The New York Mets continue to show questionable decision-making.
The team announced its decision Sunday to promote 29-year-old “prospect” Tim Tebow from Low-A Columbia to High-A St. Lucie despite his subpar numbers. The left-handed hitting outfielder slashed .220/.311/.336 with three home runs and 23 RBI in 64 games for Columbia, hardly impressive production. Yet, general manager Sandy Alderson felt his performance merited a promotion.
“His last two or three weeks trended pretty well and given all the other circumstances, age and so forth, we felt this was the right time to promote him,” Alderson told the media.
In his last 14 games, Tebow has gone 9-for-43 (.209), with 12 strikeouts. Those numbers do not merit a move to a higher minor league level, but now Tebow is advancing to face better talent in High-A ball.
The Mets believe Tebow can be better and think he has handled adversity well. Alderson said the fact that Tebow hasn’t “bombed” yet shows the potential he has.
“I don’t think about his ceiling,” Alderson said. “There was a chance he would completely bomb in spring training, and that didn’t happen. I think his performance there justified his assignment to a full-season club. He went to Columbia and I wouldn’t say he’s excelled there, but I think what he’s done there, given all the circumstances, justifies the promotion to St. Lucie.”
Tebow may not have bombed yet, but he hasn’t been successful either. Any other 29-year-old with similar statistics and less name recognition would likely have been shown the door at this point. That he hasn’t shows that the Mets are trying to milk every last dollar from minor league fans out of Tebow while he is with the team.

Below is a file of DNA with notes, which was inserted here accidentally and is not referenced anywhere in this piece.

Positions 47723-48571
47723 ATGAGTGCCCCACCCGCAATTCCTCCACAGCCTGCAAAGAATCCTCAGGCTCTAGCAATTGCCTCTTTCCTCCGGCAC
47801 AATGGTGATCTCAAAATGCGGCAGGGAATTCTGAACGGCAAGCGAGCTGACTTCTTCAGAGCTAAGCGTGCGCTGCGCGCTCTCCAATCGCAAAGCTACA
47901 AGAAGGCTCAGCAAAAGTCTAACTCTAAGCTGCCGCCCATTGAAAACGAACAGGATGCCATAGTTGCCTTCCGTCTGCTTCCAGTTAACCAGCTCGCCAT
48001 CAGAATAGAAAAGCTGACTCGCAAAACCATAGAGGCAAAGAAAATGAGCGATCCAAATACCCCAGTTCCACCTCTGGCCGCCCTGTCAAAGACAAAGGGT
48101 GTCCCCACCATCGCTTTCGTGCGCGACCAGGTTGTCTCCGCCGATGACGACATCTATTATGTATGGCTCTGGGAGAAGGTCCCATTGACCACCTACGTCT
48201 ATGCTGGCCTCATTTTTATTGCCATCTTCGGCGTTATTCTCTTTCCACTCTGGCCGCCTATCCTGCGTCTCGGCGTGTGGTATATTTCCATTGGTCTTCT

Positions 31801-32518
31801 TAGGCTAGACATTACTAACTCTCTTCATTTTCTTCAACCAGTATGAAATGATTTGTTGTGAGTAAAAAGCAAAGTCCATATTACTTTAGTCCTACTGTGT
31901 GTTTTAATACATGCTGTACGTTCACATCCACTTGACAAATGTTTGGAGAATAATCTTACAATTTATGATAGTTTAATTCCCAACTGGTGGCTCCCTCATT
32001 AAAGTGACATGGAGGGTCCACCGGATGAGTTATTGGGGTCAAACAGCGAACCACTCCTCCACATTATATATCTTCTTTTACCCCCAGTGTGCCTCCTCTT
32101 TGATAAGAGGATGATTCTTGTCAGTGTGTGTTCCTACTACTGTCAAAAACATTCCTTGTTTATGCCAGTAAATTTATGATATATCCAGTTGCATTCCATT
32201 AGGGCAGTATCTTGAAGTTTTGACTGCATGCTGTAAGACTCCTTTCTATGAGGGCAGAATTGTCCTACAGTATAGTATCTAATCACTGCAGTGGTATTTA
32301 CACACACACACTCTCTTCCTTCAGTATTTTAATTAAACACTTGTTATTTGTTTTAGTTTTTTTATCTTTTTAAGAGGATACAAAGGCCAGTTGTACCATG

While the team won’t come out and say this, it’s clear that this is a marketing grab. The Mets marketing of Tebow while at Low-A Columbia was already more than any other minor league player usually gets, and now the team is going to keep taking advantage of Tebow’s name by doing the same in St. Lucie.
But his name is why he is still around, and will continue to be around for the near future. The Mets will not let go of Tebow before they have to because he generates too much revenue at the minor league level — revenue that normally wouldn’t exist. In fact, expect Tebow to “earn” another promotion to the Mets’ Double-A affiliate because surely the squad in upstate New York could use the extra revenue.
If he eventually earns the call to Double-A, consider it likely Tebow will be called up to the majors when rosters expand in September, especially if the Mets are out of the playoff picture. A call to the show for Tebow would allow the Mets to sell more merchandise and draw more fans to the ballpark in what will have been a lost season.
Tebow is attempting to do something very few athletes have done successfully: play in both Major League Baseball and the National Football League. You have to give the guy credit for trying. But it’s becoming clear that Tebow doesn’t have the skills to get it done. If not for his name-recognition and marketing benefits, he would be out of the league.
But the Mets are perfectly happy to keep him around, squeezing every dollar from his name in the process.
Reach reporter Zach Gewelb by e-mail at zgewe
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